Kuwait-based Al Mazaya Holding is still sticking to the payment collection process as stipulated in the sales and purchase agreement for its Queue Point residential project at Liwan in Dubailand despite the project being delayed by eight months, said a senior company executive.
“The payment collection process is running according to the schedule agreed upon in the contracts. Queue Point was scheduled for completion by September 2009 and is now delayed until May 2010,” Salwa Malhas, Executive Vice-President of Al Mazaya Holding, told Emirates Business.
Most of the real estate developers in Dubai have shifted to construction milestone payment plans after their projects got delayed.
Al Mazaya Chief Executive Officer Khalid Esbaitah said: “Delays in the handover of land, completion of infrastructure within the Liwan master development and hiring the right contractors for the project are the main reasons for the delay in the completion of Queue Point. However, now all the obstacles have been removed and we are on track to hand over the development by May 2010.”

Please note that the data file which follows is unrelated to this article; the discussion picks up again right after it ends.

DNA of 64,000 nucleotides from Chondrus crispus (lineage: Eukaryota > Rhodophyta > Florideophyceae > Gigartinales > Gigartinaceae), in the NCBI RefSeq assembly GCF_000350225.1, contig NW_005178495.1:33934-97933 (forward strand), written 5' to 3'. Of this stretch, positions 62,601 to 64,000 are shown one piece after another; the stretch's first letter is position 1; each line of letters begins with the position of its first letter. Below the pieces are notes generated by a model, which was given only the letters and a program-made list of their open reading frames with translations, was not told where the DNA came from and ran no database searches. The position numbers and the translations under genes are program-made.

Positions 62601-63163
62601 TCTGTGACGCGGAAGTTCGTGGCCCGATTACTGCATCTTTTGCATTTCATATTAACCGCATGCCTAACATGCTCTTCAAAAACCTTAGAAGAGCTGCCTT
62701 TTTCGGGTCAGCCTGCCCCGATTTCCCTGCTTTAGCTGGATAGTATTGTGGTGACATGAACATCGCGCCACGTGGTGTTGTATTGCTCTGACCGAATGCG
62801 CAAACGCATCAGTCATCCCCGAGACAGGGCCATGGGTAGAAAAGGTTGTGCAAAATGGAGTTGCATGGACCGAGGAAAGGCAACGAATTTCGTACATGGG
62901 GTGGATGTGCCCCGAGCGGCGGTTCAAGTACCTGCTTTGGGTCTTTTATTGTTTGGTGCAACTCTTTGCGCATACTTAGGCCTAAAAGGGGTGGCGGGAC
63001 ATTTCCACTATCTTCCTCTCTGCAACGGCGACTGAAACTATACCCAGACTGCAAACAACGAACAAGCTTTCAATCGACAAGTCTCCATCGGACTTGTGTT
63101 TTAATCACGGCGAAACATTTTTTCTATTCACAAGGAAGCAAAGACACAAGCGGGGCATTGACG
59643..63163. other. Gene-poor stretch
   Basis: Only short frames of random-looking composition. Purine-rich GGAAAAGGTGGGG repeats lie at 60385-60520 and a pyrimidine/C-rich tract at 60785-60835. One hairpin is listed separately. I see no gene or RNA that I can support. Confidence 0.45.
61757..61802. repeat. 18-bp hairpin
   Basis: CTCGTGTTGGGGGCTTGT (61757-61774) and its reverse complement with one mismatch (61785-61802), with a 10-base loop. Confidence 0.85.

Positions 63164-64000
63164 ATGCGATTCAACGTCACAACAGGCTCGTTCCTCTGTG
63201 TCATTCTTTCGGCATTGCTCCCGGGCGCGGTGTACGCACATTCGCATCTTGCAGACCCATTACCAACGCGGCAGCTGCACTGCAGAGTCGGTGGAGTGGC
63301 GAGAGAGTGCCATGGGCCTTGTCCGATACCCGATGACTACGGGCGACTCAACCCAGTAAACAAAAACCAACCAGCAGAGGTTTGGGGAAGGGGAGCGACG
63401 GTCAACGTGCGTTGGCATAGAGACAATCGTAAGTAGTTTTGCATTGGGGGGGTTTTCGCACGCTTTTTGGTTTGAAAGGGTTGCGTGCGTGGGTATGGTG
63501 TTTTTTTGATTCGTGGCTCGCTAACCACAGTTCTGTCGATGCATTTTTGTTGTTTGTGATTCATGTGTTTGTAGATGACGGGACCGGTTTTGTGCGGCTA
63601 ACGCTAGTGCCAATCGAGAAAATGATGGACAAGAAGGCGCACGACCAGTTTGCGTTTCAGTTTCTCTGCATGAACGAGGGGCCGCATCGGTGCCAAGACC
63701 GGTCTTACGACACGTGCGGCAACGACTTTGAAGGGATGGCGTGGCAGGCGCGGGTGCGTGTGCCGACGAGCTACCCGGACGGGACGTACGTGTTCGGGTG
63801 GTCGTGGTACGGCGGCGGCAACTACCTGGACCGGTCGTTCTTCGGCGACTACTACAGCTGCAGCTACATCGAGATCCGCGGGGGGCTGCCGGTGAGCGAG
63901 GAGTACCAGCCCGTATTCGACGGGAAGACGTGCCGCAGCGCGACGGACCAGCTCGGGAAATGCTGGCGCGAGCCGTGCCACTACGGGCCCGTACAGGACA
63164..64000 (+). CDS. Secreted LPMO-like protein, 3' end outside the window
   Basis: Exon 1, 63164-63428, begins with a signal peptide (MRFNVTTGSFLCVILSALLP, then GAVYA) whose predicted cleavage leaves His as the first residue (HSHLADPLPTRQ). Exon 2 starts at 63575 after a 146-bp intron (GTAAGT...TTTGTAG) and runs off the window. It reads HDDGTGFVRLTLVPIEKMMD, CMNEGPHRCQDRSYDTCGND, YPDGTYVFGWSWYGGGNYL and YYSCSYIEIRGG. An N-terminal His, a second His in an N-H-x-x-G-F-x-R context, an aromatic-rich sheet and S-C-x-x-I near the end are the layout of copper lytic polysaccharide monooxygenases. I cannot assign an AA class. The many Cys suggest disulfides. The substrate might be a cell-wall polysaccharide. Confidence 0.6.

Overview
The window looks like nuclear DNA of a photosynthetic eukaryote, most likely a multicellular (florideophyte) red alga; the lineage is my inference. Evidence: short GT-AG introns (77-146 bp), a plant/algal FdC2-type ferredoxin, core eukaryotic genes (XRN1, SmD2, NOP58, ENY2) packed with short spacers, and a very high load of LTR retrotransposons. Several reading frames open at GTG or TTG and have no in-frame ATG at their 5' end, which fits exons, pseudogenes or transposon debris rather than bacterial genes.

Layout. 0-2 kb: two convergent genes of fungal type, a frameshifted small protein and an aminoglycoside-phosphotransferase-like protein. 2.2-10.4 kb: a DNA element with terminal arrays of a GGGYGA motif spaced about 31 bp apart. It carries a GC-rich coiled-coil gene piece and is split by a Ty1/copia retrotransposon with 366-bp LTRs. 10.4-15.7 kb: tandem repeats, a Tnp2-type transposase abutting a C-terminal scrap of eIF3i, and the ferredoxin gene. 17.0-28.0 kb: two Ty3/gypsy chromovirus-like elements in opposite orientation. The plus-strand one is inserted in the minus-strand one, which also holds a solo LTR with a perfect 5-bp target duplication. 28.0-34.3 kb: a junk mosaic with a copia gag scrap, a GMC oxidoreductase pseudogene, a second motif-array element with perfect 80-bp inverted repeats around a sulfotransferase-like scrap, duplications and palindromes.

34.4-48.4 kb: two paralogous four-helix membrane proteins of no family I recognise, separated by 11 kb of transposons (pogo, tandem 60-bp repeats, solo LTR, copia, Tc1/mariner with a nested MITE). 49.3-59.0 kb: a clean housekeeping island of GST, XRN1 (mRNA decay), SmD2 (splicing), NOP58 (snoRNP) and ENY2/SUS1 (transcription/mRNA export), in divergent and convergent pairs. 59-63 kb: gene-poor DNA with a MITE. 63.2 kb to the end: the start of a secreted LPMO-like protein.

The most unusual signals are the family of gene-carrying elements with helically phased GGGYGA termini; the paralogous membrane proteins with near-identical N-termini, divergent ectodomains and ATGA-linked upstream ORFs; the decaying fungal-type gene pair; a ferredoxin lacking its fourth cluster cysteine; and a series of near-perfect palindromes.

A Tatweer spokesperson said: “We are only responsible for the development of infrastructure at Liwan City; the infrastructure works are progressing on schedule. All land plots have been handed over to the investors. We confirm all infrastructure is in line with the required development plans by the investors and developers.”
Last week some Queue Point investors told this newspaper that work had begun on only parts of the project, while most of the site remained undeveloped. “Construction has started only on some buildings but a lot of the project is yet to be developed,” said one investor who wished to remain anonymous. “In some places even the fencing has not been put in place. But the developer is constantly asking for payments. When we contacted the developer, it said we had a fixed payment plan and the payments had to be made. We have started paying, but we have been on the site and not a grain of sand has been moved.”
But Malhas said construction had started on all the buildings in the Queue Point project. “The payment collection process is running according to the schedule agreed upon in the contracts,” she said. “Usually the percentage of completion of a project is not measured by the completion on site, because there are many steps that need to take place before work commences on the site such as design, getting permits and mobilisation. These steps are considered part of the development process and must also be taken into account when considering the percentage completion of a project.